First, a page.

After years of tension and proxy conflicts, Saudi Arabia and Iran are showing the first signs of détente. A Saudi delegation led by intelligence chief Khalid bin Ali al-Humaidan met with Iranian officials in Baghdad on 9 April, even though the two countries severed diplomatic relations in 2016.
Al-Humaidan also visited Damascus, where he met with Syria’s President Bashar al-Assad and intelligence chief Ali Mamlouk on 4 May. This was the first time they had met since 2012, when relations between the two countries had ended and the Syrian civil war had begun.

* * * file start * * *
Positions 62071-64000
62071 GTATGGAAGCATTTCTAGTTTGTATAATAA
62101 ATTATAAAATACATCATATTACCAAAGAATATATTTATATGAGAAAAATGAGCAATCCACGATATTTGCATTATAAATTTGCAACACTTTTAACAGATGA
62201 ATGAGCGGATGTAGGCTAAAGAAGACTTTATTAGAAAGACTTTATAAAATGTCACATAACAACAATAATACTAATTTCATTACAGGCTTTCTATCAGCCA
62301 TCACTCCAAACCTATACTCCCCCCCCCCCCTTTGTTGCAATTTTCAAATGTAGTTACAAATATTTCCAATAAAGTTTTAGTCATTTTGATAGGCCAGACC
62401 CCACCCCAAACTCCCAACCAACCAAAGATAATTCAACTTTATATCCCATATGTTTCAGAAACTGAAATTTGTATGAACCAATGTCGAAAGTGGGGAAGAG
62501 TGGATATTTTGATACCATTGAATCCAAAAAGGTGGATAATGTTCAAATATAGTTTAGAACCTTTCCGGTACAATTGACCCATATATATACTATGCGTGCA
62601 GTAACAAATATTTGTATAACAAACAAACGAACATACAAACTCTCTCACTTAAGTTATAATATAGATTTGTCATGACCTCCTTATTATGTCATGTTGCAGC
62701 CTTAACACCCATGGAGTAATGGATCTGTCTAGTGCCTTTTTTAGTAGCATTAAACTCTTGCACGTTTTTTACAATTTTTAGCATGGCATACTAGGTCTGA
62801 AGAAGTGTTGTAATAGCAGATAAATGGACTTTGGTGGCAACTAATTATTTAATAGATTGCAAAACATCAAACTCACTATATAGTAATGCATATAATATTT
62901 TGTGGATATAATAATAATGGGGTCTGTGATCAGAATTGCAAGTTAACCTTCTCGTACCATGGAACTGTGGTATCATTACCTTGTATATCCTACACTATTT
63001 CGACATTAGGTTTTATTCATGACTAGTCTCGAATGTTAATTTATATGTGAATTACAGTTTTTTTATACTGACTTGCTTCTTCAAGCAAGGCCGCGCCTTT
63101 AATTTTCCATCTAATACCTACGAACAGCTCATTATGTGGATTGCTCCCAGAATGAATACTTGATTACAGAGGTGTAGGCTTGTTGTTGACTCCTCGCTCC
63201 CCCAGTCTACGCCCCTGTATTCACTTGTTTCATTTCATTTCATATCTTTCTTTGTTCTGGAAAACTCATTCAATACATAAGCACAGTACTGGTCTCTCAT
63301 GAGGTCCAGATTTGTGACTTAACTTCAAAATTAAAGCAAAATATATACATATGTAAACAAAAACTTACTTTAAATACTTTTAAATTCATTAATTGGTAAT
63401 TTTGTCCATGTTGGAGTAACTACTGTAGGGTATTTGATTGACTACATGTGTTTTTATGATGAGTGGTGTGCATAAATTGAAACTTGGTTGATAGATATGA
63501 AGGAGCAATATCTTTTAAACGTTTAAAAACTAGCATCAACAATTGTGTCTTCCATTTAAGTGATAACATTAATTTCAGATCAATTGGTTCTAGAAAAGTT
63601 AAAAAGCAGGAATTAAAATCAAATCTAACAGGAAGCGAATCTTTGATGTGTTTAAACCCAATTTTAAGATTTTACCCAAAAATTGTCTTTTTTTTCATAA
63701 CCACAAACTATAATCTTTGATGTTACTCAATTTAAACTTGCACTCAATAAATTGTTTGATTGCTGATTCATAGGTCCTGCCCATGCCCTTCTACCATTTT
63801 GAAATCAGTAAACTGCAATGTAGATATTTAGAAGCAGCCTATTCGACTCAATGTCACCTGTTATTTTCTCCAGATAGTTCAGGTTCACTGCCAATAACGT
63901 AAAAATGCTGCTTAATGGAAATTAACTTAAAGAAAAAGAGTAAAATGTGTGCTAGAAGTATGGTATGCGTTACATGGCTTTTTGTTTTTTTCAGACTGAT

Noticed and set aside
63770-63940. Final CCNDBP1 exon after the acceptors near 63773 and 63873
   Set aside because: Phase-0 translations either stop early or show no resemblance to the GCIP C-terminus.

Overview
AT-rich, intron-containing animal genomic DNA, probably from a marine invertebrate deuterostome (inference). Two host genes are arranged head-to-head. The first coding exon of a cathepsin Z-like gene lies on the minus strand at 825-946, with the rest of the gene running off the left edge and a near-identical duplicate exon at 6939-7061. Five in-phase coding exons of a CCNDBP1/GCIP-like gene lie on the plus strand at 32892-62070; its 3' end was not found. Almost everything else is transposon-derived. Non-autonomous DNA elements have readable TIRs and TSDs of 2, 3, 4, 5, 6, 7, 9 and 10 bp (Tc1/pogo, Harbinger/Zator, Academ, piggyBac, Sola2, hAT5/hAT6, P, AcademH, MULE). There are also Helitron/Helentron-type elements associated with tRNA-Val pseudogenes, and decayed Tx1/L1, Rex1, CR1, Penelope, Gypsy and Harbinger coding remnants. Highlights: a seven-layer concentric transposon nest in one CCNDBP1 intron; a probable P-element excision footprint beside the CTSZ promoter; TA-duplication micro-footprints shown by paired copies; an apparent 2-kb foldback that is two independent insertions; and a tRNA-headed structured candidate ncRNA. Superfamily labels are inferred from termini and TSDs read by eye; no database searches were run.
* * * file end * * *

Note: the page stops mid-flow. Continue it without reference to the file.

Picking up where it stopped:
Finally, Turkey’s foreign minister Mevlüt Cavusoglu met with his Saudi counterpart, prince Faisal bin Farhan Al Saud, on 10 and 11 May in Riyadh, in an effort to ease tensions between their respective countries.
Erdogan wants to show that there is only one Islam, one that does not work in the West,” says Quentin de Pimodan, an analyst at the Research Institute for European and American Studies.
Relations between the two countries have been at an all-time low ever since Saudi journalist Jamal Khashoggi was murdered in the kingdom’s consulate in Istanbul in 2018.